Understanding Crime with Computational Topology

  • Patricia L. Brantingham
  • Paul J. Brantingham


Environmental criminology began as a novel addition to criminology in the 1970s by calling for a shift in focus from offenders exclusively to the multidisciplinary exploration of criminal events. This involved the study and analysis of crimes, crime sequences, clusters of crimes, and the patterns yielded by them. This analysis always considered people (offenders, victims, and observers or guardians), locations where crimes occurred (convergence settings, crime niches, crime attractors, and more generally people attractors), and how people moved about between locations (home, daily activity nodes, and occasional trip end points). The mix of people, places, situations, attractions, and routines helps shape crime.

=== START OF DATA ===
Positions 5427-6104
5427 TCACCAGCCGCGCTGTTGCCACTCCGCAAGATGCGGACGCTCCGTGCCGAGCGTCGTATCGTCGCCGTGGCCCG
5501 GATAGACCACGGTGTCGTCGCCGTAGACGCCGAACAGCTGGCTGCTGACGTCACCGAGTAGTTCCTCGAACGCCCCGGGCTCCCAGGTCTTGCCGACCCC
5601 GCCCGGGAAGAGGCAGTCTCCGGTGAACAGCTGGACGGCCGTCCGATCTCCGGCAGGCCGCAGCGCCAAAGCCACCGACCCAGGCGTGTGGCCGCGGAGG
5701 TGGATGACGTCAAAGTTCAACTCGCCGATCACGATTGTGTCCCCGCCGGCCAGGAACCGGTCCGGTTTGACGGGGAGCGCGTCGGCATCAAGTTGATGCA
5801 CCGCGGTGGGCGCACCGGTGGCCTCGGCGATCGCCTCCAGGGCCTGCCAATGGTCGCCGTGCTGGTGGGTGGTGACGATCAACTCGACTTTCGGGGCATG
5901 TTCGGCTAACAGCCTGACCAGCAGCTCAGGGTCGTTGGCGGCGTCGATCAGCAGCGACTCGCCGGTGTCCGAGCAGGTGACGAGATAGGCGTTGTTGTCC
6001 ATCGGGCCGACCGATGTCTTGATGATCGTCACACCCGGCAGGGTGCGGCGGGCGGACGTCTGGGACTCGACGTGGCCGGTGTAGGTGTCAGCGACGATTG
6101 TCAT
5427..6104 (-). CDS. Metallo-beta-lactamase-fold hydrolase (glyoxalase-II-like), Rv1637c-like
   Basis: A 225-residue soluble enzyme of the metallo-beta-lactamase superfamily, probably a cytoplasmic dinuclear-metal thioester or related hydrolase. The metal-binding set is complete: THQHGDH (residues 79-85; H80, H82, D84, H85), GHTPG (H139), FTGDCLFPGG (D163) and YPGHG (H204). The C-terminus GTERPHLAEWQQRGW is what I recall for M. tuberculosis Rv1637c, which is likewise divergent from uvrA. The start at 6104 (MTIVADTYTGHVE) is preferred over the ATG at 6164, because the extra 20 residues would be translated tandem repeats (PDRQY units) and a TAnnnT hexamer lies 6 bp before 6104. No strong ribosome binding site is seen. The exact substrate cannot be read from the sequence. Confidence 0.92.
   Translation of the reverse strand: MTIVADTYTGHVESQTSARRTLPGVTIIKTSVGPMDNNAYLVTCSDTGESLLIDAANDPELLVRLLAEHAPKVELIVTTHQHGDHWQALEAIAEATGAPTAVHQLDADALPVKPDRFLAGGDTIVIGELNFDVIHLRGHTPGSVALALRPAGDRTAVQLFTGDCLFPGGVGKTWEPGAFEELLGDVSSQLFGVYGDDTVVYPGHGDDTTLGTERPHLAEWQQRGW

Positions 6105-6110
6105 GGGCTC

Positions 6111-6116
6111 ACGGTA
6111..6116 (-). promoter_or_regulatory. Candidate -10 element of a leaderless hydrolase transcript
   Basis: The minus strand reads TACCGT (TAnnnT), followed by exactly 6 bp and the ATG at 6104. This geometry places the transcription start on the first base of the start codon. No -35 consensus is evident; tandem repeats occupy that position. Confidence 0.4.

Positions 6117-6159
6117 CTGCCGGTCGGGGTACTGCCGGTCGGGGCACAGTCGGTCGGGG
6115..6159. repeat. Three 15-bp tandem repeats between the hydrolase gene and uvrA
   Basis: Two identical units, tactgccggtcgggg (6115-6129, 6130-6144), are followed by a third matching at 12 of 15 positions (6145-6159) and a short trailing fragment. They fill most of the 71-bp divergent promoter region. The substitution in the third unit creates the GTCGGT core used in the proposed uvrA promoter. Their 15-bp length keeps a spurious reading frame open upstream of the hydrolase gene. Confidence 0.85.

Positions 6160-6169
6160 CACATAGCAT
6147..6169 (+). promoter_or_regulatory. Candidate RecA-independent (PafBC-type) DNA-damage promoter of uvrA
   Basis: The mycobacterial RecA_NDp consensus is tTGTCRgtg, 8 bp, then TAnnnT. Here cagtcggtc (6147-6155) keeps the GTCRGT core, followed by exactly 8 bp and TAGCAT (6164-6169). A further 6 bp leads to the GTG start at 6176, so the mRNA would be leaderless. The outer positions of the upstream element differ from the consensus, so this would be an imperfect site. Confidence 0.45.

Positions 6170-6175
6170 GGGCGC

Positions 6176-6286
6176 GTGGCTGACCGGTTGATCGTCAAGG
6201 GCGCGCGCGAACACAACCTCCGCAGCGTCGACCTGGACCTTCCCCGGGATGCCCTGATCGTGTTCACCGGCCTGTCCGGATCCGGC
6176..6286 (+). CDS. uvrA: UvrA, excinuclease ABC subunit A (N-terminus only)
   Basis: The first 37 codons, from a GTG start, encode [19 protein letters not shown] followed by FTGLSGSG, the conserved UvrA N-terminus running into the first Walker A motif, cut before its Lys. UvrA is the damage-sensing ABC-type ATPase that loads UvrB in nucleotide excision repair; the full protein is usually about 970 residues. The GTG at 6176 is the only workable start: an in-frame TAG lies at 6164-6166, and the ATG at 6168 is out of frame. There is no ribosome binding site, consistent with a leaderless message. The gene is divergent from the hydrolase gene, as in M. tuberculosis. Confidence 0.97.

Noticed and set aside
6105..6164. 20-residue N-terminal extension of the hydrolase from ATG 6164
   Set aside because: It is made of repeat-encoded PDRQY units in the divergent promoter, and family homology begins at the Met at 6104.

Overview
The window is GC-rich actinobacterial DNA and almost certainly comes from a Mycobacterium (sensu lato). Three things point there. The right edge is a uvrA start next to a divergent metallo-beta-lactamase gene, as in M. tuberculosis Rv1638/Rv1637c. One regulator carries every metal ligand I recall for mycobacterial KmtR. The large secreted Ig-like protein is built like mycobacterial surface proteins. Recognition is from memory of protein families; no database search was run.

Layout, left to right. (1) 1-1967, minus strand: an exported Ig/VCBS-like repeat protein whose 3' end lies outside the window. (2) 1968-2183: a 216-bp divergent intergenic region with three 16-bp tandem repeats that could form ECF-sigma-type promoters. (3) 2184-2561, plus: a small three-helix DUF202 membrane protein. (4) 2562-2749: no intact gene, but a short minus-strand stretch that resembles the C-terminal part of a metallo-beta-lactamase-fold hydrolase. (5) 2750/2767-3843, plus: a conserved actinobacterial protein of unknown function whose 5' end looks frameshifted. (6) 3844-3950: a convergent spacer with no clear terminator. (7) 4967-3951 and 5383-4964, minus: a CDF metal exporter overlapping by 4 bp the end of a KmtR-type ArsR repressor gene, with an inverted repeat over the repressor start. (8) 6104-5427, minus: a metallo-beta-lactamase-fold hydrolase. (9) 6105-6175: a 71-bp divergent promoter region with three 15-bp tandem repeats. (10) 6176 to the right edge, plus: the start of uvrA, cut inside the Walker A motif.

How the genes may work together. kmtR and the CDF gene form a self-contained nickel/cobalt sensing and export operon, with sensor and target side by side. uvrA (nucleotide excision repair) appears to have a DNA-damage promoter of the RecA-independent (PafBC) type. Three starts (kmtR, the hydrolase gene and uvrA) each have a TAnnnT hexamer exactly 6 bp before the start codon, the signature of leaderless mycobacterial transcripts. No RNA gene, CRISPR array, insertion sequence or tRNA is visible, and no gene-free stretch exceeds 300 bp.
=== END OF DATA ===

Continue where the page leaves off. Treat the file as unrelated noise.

Organize Crime Routine Activity Silk Road Criminological Theory Routine Activity Theory 
These keywords were added by machine and not by the authors. This process is experimental and the keywords may be updated as the learning algorithm improves.


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© Patricia L. Brantingham and Paul J. Brantingham 2015

Authors and Affiliations

  • Patricia L. Brantingham
  • Paul J. Brantingham

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